Local Lawsuit

Published 12:00 am Tuesday, April 7, 2009

Lawsuit alleges doc failed to pay bills

By John Howell Sr.

Physicians and Surgeons Hospital Group has sued Batesville Hospital Management, Inc. and Robert Corkern, M.D. in bankruptcy court for damages alleged to have occurred from non-payment for 35 hospital beds sold in February 2007, to create a long-term acute care (LTAC) unit at the facility.

Physicians and Surgeons Hospital Group is a non-profit corporation formed in 2005 to purchase the Tri-Lakes Medical Center from the City of Batesville and Panola County.

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Batesville Hospital Management is a for-profit business incorporated in September, 2005 with Corkern as its president. Batesville Hospital Management was also hired to manage the hospital in November 2005.

A belief that Corkern himself purchased Tri-Lakes persisted in the Batesville community after Corkern and former Tri-Lakes CEO Ray Shoemaker formed Physicians and Surgeons Hospital Group to consummate a $27 million USDA-guaranteed loan to purchase the hospital.

Corkern also signed a personal guarantee for the loan, according to court records.

A board of trustees that included George Randolph, Dr. David Ball, Dr. Robert Gray, and Raymond Belk was selected to run the hospital, although Corkern oversaw its daily operation.

“With a not-for-profit, the board is the oversight mechanism for the hospital,” Michael Morgan of Healthcare Management Partners LLC (HMP) told The Panolian in December, 2007.

“Under bankruptcy, it’s the board and the bankruptcy court,” he added.

Healthcare Management Partners was hired by the board on the order of bankruptcy judge David Houston, who has presided over the bankruptcy.

Morgan, a HMP managing partner, was named chief restructuring officer at Tri-Lakes in November, 2007. He declined comment for this story, citing the lawsuit.

The LTAC unit is essentially a “hospital within a hospital,” Morgan said last summer when the hospital, under the management of HMP, began attempts to recover amounts that Tri-Lakes was expending for care of patients in the LTAC unit.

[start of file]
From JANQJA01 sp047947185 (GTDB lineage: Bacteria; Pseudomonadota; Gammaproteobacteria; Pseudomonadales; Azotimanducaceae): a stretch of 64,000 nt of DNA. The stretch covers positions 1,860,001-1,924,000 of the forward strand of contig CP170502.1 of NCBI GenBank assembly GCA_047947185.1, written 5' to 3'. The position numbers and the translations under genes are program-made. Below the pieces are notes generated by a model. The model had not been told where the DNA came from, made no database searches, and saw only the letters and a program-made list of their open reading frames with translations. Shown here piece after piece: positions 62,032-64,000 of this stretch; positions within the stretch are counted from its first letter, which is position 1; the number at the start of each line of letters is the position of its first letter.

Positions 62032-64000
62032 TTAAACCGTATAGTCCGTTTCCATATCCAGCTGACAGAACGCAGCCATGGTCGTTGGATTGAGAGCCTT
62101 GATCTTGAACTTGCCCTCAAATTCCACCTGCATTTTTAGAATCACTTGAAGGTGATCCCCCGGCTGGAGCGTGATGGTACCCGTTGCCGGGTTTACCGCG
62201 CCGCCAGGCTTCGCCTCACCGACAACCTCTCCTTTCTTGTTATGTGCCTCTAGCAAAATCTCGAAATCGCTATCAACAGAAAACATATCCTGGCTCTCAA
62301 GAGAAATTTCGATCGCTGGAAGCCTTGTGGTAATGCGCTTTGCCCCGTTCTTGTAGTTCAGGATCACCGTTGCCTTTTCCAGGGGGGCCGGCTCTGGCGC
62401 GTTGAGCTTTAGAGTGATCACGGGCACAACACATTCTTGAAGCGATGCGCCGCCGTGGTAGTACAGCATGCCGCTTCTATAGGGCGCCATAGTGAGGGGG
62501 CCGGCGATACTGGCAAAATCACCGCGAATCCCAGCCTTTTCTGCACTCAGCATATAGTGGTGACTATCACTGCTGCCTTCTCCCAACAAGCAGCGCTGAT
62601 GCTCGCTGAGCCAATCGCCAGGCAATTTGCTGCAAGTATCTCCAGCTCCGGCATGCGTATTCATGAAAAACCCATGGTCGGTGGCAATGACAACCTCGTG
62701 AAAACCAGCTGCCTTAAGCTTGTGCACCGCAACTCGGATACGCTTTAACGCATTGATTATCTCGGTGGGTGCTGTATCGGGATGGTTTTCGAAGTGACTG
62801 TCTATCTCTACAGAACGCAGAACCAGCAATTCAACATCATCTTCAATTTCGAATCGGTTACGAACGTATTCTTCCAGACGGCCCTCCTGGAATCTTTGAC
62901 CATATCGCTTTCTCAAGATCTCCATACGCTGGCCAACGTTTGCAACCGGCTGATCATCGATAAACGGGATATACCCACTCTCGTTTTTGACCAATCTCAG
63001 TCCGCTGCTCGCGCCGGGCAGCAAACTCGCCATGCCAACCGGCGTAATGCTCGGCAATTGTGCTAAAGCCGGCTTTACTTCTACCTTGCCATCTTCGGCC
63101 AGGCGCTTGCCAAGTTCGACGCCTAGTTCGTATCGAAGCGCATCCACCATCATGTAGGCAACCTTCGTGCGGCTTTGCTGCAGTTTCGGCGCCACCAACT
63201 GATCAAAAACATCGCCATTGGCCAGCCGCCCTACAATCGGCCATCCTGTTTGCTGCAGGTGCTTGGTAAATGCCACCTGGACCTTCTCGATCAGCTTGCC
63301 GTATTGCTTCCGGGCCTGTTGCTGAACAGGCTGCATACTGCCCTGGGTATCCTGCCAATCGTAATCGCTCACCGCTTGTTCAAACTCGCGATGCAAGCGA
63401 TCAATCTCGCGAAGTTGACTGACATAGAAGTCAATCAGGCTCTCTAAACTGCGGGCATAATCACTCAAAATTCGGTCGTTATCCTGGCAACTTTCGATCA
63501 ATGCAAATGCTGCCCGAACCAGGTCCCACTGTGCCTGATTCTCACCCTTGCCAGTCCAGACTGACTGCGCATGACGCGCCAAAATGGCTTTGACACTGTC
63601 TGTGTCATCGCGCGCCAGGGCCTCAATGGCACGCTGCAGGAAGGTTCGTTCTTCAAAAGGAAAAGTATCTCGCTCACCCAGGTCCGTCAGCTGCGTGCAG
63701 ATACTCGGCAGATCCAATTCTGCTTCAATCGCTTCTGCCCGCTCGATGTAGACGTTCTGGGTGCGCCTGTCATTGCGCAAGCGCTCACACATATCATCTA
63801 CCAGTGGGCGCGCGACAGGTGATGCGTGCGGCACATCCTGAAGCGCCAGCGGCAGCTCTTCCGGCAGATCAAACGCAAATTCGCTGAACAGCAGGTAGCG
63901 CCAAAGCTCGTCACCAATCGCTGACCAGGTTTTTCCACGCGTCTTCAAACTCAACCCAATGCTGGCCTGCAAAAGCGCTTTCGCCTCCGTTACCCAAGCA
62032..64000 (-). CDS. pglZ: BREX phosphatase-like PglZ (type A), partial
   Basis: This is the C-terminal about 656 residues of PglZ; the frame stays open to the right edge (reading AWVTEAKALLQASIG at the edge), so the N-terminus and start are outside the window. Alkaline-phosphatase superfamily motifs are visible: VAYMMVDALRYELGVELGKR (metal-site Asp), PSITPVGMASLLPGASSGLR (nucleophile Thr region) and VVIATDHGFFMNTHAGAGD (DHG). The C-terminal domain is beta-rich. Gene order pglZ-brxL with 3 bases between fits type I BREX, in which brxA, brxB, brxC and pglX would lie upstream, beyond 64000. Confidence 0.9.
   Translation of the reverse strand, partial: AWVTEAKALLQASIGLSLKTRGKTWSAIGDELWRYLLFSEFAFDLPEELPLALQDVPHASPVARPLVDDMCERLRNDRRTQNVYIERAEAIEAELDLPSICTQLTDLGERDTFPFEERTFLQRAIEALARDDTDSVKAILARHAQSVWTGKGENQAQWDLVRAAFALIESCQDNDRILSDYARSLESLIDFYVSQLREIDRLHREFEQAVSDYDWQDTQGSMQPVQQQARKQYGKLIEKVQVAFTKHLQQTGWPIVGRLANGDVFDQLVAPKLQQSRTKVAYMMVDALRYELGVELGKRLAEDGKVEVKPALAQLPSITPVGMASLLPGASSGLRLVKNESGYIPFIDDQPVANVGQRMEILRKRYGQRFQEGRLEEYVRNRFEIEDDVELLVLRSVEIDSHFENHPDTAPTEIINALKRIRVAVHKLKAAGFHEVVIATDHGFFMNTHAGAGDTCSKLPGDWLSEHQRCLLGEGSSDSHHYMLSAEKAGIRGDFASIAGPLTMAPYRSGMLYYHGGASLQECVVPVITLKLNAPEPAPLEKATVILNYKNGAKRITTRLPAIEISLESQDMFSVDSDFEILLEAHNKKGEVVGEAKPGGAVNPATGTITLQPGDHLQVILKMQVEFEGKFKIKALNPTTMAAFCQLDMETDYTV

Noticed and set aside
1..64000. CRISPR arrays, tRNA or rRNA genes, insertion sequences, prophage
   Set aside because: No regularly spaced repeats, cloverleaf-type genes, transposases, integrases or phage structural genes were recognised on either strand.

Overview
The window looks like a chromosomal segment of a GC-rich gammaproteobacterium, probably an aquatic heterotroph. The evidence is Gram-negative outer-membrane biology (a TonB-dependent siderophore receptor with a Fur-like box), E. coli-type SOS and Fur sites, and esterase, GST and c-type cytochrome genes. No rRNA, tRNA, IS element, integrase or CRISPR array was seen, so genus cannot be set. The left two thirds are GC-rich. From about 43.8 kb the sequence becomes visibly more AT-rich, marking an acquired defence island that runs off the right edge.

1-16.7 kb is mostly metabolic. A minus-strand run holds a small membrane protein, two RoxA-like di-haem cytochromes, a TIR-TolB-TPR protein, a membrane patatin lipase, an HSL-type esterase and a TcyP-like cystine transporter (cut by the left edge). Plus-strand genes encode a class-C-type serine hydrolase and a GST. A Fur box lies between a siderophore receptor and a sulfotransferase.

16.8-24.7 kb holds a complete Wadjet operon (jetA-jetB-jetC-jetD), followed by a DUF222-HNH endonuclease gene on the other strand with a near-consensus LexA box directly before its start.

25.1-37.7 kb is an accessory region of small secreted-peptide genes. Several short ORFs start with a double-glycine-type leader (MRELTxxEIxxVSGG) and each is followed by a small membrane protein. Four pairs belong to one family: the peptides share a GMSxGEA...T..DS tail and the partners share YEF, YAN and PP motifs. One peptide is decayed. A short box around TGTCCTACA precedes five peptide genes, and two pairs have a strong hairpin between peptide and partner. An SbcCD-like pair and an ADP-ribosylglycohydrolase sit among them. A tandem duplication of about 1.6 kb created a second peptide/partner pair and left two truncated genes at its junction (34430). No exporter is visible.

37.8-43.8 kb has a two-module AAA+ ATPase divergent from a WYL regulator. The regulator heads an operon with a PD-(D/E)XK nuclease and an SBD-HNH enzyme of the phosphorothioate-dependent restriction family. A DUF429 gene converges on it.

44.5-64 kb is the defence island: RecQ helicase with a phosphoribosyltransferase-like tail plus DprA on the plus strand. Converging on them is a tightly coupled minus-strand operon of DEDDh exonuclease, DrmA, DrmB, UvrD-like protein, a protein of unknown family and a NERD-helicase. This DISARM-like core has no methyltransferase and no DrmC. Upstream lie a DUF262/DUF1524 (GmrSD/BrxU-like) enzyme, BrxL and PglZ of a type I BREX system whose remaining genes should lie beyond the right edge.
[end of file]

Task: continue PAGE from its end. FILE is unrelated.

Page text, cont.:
On February 13, 2007, hospital trustees agreed to sell the 35 beds and transferred the Mississippi Department of Health’s Certificates of Need (CON) authorizing the beds to Batesville Hospital Management  d/b/a Batesville Specialty Hospital, according to information contained in the lawsuit and also in a May 1, 2007, letter from the Mississippi Department of Health to Corkern.

Physicians and Surgeons Hospital Group also financed the $896,000 purchase at six percent annually for 15 years, according to a promissory note filed with the lawsuit.

Tri-Lakes filed for bankruptcy in August 2007, citing reductions in reimbursements from Medicaid as triggering a cash crisis at the facility.

The lawsuit, which represents one side of the legal dispute, alleges that Corkern has failed to make payments and owed $759,483 under the Certificate Of Need purchase agreement, $692,409 for dietary and ancillary services and $289,431 for monthly rent. The lawsuit seeks $1.7 million in economic damages and unspecified pecuniary, consequential and punitive damages as well as attorneys’ fees and expenses.

Dr. David Ball, a trustee for the non-profit Physicians and Surgeons Hospital Group, said that the hospital’s board sold the beds to Corkern to allow him to keep patients hospitalized who had exhausted the Medicare benefits available to pay for their stay in the hospital in acute care beds. As patients in LTAC beds, the hospital could continue receiving revenue and not be forced to write-off the expense of their care, Ball said.

Ball also said that the hospital’s contract with Batesville Hospital Management, Inc. as well as with other for-profit corporations owned by Corkern were vetted with the board of trustees’ attorney and accountant before they were signed.

Healthcare Management Partners cited payments to Corkern’s for-profit entities including Batesville Specialty Hospital, Emergent Health and Health Care Engineers as well as Batesville Hospital Management as “excess benefit transactions.”

The payments were cited in an amendment filed by HMP to Tri-Lakes’ 2006 Form 990, a document filed with the Internal Revenue Service by non-profit corporations in lieu of a tax return.

“Dr. Corkern, as owner and president of Batesville Hospital Management which held the management contract for TLMC, was in a position to exercise substantial influence over the affairs of TLMC and this qualifies him as a ‘disqualified person’ under the Internal Revenue Service Code,’” the amended Form 990 states.